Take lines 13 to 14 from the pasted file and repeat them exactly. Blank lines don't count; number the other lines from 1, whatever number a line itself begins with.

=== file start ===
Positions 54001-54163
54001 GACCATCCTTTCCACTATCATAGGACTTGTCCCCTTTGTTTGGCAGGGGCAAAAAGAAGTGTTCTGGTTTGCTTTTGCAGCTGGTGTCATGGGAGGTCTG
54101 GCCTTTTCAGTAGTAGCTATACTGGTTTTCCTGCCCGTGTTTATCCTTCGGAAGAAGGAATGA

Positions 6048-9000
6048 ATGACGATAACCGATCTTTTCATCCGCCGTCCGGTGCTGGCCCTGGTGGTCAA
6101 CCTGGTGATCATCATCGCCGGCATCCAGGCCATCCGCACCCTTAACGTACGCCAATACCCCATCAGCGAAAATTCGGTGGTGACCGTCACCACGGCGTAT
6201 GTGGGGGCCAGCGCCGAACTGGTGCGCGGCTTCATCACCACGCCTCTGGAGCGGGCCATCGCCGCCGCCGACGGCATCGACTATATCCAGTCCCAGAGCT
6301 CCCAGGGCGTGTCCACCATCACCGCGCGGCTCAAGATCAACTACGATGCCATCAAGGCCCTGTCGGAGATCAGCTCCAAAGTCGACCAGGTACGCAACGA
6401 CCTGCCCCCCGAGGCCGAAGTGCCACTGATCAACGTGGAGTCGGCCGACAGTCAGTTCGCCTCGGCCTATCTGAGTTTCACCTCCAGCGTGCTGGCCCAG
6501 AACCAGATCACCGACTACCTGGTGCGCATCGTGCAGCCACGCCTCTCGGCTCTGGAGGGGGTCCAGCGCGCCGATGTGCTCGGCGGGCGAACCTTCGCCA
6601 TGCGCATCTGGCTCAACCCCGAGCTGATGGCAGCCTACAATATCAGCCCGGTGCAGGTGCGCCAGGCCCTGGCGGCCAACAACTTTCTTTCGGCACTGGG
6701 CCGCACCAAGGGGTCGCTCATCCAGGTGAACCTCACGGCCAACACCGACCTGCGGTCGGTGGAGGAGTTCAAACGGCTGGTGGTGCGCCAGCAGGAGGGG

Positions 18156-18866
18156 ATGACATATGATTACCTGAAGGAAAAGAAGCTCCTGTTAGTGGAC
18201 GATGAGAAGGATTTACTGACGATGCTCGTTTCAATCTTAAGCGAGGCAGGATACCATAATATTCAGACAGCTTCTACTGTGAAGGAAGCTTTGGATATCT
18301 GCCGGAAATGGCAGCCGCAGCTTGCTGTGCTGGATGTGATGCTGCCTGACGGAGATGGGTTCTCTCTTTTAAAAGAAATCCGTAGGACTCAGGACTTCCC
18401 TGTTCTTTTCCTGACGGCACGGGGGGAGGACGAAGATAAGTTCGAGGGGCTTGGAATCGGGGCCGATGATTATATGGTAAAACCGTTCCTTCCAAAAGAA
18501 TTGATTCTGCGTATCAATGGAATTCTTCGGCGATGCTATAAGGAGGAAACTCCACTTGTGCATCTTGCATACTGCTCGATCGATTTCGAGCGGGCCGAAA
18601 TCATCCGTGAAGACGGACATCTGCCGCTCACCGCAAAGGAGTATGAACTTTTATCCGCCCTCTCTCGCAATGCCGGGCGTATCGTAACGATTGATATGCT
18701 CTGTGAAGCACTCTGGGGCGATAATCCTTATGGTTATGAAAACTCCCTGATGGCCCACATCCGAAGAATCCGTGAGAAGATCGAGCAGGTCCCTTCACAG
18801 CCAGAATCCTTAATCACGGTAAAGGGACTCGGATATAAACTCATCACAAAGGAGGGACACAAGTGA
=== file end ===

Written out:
Positions 18156-18866
18156 ATGACATATGATTACCTGAAGGAAAAGAAGCTCCTGTTAGTGGAC